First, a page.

Saturday, February 19, 2011

The Phoney Peace: Business as Usual

The months following Britain’s declaration of war on Germany at the beginning of WW II was a period of deceptive quiet, known as the ‘phoney war’. And although the Arab 21st century renaissance has only just begun it’s clear the possible scriptwriters of any more meaningful steps towards comprehensive peace in the Middle East in both Washington and Tel Aviv are still operating along the parameters of previous (and now largely obsolete) calculations.

For instance yesterday we had the US come out with the usual doublespeak:

The United States on Friday vetoed a draft U.N. Security Council resolution condemning Israeli settlements on Palestinian territory after the Palestinians refused to withdraw the Arab-drafted text.


The other 14 council members voted in favor of the draft resolution. But the United States, as one of the five permanent council members with the power to block any action by the Security Council, voted against it and struck it down.


U.S. Ambassador to the United Nations Susan Rice told council members that the veto "should not be misunderstood to mean we support settlement activity." She added that the U.S. view is that Israeli settlements lack legitimacy.


But she said the draft "risks hardening the position of both sides" and reiterated the U.S. position that settlements and other contentious issues should be resolved in direct peace negotiations between the Israelis and Palestinians.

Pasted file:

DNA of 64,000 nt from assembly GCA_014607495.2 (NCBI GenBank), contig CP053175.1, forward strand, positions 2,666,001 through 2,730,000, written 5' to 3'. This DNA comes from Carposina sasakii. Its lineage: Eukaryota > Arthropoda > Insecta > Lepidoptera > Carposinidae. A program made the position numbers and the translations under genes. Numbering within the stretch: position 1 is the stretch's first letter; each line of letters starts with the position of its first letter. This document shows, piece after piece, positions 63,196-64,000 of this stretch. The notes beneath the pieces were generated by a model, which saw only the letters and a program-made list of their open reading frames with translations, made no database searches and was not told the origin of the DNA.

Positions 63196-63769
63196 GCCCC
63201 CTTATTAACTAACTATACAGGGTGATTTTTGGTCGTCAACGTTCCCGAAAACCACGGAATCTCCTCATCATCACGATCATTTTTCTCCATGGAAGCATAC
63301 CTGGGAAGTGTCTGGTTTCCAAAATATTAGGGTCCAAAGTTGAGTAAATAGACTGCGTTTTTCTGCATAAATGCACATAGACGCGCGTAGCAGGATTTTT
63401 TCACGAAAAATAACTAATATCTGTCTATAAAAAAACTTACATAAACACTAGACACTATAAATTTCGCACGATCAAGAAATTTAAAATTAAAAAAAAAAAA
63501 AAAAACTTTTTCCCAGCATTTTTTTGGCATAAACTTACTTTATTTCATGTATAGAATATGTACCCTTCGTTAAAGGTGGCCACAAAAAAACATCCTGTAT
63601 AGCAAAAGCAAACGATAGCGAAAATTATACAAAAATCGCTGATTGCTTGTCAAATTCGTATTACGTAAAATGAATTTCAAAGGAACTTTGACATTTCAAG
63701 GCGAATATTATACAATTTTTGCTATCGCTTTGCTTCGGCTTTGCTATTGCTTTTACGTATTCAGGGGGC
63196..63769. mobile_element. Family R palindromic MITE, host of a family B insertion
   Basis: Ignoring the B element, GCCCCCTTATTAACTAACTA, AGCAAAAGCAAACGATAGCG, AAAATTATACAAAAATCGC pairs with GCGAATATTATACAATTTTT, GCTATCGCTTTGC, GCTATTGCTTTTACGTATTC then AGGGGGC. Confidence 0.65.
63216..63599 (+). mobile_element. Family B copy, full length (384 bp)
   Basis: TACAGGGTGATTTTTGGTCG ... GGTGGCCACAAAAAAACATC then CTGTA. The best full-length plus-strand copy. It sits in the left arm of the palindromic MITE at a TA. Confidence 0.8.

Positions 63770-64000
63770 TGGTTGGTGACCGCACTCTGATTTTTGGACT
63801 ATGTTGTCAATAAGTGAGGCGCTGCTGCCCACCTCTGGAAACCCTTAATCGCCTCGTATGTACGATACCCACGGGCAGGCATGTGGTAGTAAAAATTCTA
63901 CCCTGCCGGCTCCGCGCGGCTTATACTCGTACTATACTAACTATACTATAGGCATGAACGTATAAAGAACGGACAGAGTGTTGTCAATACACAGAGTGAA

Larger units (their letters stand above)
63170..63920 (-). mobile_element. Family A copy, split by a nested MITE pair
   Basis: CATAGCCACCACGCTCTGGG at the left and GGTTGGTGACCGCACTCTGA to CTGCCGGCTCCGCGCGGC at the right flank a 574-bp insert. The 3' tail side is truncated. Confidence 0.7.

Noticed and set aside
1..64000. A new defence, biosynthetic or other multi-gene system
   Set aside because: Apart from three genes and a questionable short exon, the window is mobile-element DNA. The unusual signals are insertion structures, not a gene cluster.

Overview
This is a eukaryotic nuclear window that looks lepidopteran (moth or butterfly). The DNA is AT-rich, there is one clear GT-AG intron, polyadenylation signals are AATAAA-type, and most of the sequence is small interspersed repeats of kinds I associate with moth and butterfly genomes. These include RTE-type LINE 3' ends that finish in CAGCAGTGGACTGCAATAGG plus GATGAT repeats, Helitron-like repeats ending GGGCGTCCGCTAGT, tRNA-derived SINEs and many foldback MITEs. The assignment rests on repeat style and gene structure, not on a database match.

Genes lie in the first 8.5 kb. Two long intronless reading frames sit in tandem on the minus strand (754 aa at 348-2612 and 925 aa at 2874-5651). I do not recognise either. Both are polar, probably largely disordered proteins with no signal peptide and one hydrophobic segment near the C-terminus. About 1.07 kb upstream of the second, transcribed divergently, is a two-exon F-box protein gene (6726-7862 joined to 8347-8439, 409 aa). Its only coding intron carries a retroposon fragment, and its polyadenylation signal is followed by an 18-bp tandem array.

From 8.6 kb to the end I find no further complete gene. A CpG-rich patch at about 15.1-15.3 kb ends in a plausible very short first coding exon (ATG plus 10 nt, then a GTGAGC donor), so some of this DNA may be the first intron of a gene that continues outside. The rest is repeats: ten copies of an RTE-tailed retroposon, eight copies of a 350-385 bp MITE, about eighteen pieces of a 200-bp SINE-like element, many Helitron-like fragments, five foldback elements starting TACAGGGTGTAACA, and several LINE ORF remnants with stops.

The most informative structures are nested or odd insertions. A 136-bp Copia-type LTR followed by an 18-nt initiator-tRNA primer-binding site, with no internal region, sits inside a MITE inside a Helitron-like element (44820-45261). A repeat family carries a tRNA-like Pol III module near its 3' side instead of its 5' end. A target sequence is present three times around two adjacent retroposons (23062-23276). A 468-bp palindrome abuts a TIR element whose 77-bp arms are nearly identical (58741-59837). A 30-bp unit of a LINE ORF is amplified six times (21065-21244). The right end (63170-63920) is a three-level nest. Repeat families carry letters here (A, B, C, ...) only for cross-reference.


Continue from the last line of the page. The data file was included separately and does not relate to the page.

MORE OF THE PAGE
British Ambassador Mark Lyall Grant, speaking on behalf of Britain, France and Germany, condemned Israeli settlements in the West Bank. "They are illegal under international law," he said.



Rice, later interviewed on Jeera, added cryptically that (paraphrasing slightly) 'passing the resolution could possibly lead to more settlements being built and where would we be then?' Answer: up shit creek without a paddle where we’ve been for at least 20 years now, thanks largely to the US’s approach to Israel/Palestine. In another context (still on Jeera) an American observer stated (with regards to Haiti) that ‘American Foreign Policy makers live on the moon’. Really? That nearby?

And a few days ago, Ehud Barak, Zion’s Defense minister,
told the AOF’s newly appointed Chief Benny Gantz that:
"Hezbollah remembers the heavy beating they suffered from us in 2006, but it is not forever, and you may be called to enter again," Barak told the IDF soldiers, adding that "we must be prepared for every test."
Zion's Mad Dog deterrency must be maintained at all cost, you see? And still they wonder why their country is considered a splinter through the Arab world...


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